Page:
Steelers 2017 Week 7 Offensive Charting Notes

I think we all know that there is absolutely nothing more fun than discussing the minutiae of personnel charting of a football game. It is exciting and exhilarating work, without question.

Okay, that might not be entirely true, but there is a certain pleasure that I take out of charting the Pittsburgh Steelers’ games on the offensive side of the ball, bringing me closer to understanding the how and the whys of what I am seeing on the field on Sundays. Every week, I try to bring some of these details to light, stemming from the Steelers’ previous game.

  • Personnel groupings:
    • 11: 29/72 (40.3%)
    • 12: 20/72 (27.8%)
    • 21: 4/72 (5.6%)
    • 22: 16/72 (22.2%)
    • V-32: 3/72 (4.2%)
  • I think this probably goes without saying, but this is the first time all season that the Steelers played a game in which three-receiver sets were not the majority of snaps.
  • While they still saw about 40 percent of their snaps come from that grouping—about 14 percent coming in the two-minute offense at the end of the first half—the majority of plays came from packages featuring either a fullback or multiple tight ends, if not both.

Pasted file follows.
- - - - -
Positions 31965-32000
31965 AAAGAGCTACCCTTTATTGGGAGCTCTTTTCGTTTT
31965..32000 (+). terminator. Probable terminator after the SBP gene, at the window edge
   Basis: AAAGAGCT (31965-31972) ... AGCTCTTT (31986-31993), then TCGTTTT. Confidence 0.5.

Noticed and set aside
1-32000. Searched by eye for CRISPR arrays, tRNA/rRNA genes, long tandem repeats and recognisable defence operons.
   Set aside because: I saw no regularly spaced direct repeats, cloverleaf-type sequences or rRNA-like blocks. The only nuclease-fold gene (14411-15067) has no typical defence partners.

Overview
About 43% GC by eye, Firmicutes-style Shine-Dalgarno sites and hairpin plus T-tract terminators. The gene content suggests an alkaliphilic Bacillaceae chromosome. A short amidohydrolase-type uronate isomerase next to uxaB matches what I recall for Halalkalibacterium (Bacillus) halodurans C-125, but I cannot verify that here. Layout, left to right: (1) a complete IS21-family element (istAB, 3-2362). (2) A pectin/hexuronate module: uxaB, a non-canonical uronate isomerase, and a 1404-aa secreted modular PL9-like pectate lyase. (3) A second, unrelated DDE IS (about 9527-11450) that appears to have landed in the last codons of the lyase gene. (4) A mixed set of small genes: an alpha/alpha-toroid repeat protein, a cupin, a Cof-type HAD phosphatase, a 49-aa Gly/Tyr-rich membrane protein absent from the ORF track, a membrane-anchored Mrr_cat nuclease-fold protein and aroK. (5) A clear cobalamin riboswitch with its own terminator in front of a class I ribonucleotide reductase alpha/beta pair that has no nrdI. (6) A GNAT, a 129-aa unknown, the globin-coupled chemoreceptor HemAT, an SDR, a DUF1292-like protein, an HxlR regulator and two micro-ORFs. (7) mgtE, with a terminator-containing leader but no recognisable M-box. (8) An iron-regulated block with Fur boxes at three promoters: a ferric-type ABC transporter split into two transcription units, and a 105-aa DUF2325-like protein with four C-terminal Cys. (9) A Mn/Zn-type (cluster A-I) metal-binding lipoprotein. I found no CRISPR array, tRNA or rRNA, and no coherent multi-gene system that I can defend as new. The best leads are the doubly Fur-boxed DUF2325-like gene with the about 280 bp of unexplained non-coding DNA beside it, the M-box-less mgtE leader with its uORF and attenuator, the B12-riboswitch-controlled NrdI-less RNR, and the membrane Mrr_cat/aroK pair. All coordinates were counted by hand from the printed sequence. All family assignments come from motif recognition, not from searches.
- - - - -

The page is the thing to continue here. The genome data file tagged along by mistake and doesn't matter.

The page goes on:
• Going strictly by net yardage, including plays that drew penalties—a 34-yard pass interference included—the Steelers did average nearly eight yards per play out of the 11 personnel. But they also gained 5.5 yards per play when they lined up with two tight ends and a fullback on the field.
  • The Steelers ran the ball 20 times during the game against eight or more defenders in the box. One play even had 10 players in the box. They averaged about four yards per play, most of them runs. All three pass attempts were not completed. Two were on deep targets off of play action.
  • Speaking of play action, I’ve lain this out previously in a film study, but the play-action pass was nothing short of garbage on Sunday, at least in terms of its result. On five attempts, one was complete for three yards on second and seven. I believe three of the four incompletions, however, were directly defended.
  • The Bengals didn’t blitz much—just three times—but when they did, it was on third down. They forced two incompletions, though they also got one 19-yard completion on third and eight.
  • The Steelers used Terrell Watson as the running back on one play-action pass.
  • For the second week in a row, Eli Rogers got about a dozen snaps, but at least he was targeted this week. He received two targets, catching one for 10 yards. The other pass was not catchable—I believe Ben Roethlisberger might have been hit.
  • Average depth of target – 14 (25 targets; 24 official)
    • Vance McDonald – 8 (3 targets)
    • Antonio Brown – 17.5 (12 targets; 11 official)
    • Le’Veon Bell – -1 (3 targets)
    • JuJu SmithSchuster – 16 (3 targets)
    • Eli Rogers – 8.5 (2 targets)
    • Martavis Bryant – 27 (2 targets)
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